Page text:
This portion of
The History of Columbia and Montour Counties, Pennsylvania
by J. H. Battle, 1887
is made possible through the efforts of
TRANSCRIBER: Rosana Whitenight
| The unwieldy proportions of Greenwood interfered with the convenient transaction of township business to such an extent that in April, 1837, a proposition to annex its northern portion to Sugarloaf was laid before the court. It was not favorably considered however. The petitioners met with better success the following year by requesting the formation of the new township of Jackson from the contiguous portions of Greenwood and Sugarloaf. Fishing creek became its boundary on the east, and Little Fishingcreek on the west. This arrangement continued in force until January 31, 1840, when the area formerly included in Sugarloaf was reannexed to it, thus reducing Jackson to its limits as at present defined.
Settlement does not appear to have advanced to this region until other portions of the county were marked by the presence of an aggressive population. To a certain extent this may be attributed to the nature of the tenure by which
the lands were held. The Asylum Land Company, a syndicate of land speculators, secured a large tract embracing the whole of this township and the adjoining portions of Sugarloaf, Greenwood and Pine, and of Lycoming and Sullivan counties. The character and methods of such corporations at this period were not such as to recommend them to prospective settlers. This class of people feared and not without reason, that after paying for lands on the representations of unscrupulous agents, they might find the titles defective, or perhaps fail to find their lands at all. The existence of these circumstance, the utter absence of good roads, and the distance from markets seemed insuperable obstacles in the way of advancing settlement. Not until 1800 did the smoke from a cabin reveal the location of a human habitation. Jacob Lunger removed from Northampton county in that year and settled on Green creek. In the autumn of 1805 Abram Whiteman made an improvement at the head waters of that stream, about four miles from the North mountain and the same distance from the southern boundary of the township. Jonathan Robbins, formerly a resident of Bethlehem township, Huntingdon county, New Jersey, entered this township about 1810, having settled in Sugarloaf, in 1795. In 1811 Paul Hess located north of Waller on a tract of two hundred and forty acres. At this time Levi Priest was living southeast of that village, and George Farver on land bought in 1809 by John Conrad Farver of James Barber. These families comprised the population of the township at this time. Subsequent immigration was drawn principally from Greenwood, although several families removed from New Jersey and the lower counties. The familiar names of Yorks, Golder, Waldron, Everhart, Campbell and Parker my be mentioned among this number.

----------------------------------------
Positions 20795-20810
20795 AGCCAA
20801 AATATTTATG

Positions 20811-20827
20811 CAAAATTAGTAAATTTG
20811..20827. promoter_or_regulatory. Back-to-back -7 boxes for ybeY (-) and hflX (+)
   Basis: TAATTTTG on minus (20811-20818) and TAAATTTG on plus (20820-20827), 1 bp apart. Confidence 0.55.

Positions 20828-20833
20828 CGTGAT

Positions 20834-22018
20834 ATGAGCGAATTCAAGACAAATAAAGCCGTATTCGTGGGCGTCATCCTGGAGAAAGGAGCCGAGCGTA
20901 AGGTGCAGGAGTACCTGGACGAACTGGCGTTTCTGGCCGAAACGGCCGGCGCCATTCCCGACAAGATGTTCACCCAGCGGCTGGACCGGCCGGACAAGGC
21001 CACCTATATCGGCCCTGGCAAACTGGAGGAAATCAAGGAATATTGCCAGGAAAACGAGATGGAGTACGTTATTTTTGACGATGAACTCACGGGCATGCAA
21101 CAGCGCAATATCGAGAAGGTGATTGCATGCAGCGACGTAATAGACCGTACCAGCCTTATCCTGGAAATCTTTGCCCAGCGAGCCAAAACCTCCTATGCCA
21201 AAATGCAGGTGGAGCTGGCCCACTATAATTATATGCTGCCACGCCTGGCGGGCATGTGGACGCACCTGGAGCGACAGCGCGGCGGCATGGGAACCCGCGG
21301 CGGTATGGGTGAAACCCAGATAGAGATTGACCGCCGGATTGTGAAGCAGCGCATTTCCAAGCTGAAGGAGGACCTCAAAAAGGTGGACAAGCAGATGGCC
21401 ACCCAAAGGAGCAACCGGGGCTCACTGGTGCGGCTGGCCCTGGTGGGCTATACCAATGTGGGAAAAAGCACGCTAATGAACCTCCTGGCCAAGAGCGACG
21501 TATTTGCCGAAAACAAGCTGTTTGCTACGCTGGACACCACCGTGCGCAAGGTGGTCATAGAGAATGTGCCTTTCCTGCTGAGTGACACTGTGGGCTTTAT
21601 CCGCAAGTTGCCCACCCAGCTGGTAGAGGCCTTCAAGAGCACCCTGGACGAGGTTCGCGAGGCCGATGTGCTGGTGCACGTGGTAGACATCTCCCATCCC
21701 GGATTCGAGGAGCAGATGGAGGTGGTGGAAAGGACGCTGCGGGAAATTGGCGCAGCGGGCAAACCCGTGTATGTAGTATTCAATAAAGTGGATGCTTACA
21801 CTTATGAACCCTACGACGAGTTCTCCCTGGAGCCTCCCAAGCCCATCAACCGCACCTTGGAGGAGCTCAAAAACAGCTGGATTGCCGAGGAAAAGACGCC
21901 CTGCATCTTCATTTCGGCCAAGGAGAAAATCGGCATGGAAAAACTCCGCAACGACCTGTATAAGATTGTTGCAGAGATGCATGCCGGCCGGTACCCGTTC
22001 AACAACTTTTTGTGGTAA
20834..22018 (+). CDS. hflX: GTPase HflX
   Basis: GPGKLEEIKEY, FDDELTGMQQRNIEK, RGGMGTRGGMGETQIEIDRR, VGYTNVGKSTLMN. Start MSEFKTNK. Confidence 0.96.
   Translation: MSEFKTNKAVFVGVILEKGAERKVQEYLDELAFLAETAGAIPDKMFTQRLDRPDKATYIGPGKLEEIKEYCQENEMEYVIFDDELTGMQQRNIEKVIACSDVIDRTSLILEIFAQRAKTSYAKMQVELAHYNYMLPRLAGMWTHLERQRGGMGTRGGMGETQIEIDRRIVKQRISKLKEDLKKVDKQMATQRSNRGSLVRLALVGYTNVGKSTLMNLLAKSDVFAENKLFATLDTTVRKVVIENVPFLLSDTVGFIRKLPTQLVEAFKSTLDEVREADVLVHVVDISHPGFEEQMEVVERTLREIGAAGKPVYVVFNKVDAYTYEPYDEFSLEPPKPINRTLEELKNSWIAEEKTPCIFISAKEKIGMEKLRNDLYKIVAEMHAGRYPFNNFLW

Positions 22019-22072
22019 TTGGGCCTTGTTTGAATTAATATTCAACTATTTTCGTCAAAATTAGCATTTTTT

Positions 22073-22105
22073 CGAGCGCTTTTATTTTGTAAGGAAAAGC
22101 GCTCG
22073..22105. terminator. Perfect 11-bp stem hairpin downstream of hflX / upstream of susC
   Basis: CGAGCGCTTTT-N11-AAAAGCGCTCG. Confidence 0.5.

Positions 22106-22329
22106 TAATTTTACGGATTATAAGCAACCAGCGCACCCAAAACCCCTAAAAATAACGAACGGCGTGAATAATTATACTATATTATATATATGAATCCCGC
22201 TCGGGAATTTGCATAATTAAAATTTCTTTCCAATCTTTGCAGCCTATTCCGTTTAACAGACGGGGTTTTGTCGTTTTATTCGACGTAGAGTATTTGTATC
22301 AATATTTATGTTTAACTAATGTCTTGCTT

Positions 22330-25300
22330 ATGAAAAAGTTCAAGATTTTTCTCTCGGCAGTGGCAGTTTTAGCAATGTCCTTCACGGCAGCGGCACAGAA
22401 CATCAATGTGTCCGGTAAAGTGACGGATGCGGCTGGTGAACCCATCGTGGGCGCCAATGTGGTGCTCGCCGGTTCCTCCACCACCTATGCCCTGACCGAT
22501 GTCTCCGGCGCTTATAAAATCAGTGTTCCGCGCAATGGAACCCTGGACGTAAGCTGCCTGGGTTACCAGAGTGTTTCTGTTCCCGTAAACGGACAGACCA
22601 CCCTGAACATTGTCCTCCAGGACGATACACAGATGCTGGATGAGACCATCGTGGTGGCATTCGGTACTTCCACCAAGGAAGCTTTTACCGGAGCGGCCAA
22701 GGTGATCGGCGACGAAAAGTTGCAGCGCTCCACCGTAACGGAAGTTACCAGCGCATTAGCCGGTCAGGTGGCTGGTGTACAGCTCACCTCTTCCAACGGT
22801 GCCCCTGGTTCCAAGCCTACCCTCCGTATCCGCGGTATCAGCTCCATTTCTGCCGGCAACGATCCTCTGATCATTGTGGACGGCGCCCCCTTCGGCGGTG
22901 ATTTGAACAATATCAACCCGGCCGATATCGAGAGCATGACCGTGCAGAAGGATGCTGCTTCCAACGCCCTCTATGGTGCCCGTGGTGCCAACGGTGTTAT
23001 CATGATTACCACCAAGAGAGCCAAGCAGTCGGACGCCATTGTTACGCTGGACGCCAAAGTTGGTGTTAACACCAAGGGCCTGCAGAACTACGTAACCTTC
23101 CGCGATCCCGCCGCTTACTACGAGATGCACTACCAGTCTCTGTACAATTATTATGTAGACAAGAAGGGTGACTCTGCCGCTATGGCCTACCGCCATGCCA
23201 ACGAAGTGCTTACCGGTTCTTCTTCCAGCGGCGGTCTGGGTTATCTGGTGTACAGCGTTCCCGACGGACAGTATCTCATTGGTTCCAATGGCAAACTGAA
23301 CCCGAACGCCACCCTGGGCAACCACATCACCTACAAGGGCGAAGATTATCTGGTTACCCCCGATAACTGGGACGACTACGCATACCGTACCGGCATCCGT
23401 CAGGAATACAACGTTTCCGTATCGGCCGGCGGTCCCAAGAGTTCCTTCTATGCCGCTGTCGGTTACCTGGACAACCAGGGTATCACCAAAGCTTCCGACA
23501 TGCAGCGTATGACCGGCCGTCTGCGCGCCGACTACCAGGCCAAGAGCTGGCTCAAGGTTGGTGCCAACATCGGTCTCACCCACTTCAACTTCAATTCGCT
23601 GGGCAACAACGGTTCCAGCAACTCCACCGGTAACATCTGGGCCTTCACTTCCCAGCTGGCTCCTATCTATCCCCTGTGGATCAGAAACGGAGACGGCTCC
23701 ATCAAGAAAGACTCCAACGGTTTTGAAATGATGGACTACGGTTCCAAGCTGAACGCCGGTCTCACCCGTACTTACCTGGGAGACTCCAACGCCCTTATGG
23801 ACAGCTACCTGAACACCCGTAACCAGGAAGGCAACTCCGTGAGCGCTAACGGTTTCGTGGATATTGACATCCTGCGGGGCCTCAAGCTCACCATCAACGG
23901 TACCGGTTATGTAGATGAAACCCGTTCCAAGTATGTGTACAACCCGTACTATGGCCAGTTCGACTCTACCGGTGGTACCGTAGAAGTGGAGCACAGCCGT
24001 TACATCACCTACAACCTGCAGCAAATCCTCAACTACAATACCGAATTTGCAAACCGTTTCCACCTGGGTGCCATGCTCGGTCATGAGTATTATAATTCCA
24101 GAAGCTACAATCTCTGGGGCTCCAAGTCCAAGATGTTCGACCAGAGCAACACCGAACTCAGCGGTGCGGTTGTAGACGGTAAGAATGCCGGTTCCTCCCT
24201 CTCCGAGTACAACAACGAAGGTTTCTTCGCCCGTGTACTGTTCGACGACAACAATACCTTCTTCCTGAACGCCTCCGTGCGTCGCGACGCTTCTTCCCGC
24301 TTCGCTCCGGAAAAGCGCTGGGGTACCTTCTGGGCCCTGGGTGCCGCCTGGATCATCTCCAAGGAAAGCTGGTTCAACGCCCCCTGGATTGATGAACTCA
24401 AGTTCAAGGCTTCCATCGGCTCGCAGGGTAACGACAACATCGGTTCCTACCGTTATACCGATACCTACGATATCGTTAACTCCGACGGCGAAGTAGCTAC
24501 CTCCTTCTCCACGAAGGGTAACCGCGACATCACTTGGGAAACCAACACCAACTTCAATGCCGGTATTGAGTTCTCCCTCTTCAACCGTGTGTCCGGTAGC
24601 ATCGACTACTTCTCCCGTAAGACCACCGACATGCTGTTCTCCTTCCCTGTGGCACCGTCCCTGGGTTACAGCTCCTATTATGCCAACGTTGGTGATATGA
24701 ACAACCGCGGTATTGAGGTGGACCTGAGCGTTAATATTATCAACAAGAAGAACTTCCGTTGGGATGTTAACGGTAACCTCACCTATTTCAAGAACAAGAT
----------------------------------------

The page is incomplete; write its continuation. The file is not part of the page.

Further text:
The introduction of church and school organizations followed in the wake of increasing population. John Denmark was the first teacher, and conducted his vocation in a log dwelling near the location of the Union church building at Waller. This school was opened in the winter of 1821-22. A school-house was built in the vicinity the following year, and here John Keeler and William Yocum continued the work begun by their predecessor. The first house for school purposed in lower Jackson was built in 1825. Cornelius McEwen, Helen Calvin, Joseph Orwig and Peter Girton successively taught at this place. The township maintains four schools for a term of five months. The appearance of the buildings and ground compares favorable with similar school establishments in thickly settled localities.